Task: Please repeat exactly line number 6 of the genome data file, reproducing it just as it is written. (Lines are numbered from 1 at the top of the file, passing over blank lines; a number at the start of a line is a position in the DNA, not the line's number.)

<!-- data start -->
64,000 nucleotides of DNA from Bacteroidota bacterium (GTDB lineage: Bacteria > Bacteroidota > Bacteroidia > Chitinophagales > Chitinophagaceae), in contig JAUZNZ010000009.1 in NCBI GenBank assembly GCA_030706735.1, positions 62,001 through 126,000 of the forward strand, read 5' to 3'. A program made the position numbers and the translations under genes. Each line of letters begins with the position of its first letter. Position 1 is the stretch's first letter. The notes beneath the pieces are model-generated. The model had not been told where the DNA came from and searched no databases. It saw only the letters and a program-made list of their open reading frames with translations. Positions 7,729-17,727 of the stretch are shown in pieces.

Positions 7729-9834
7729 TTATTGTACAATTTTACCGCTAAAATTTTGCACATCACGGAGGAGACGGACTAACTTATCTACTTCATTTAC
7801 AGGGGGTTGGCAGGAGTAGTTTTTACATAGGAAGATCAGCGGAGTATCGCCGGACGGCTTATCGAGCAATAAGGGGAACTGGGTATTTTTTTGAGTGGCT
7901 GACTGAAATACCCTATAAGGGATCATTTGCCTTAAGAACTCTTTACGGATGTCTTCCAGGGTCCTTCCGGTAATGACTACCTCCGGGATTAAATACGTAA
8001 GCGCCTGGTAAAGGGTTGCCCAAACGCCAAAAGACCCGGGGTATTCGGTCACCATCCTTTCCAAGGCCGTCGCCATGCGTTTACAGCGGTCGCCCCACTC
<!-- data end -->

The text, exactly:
8001 GCGCCTGGTAAAGGGTTGCCCAAACGCCAAAAGACCCGGGGTATTCGGTCACCATCCTTTCCAAGGCCGTCGCCATGCGTTTACAGCGGTCGCCCCACTC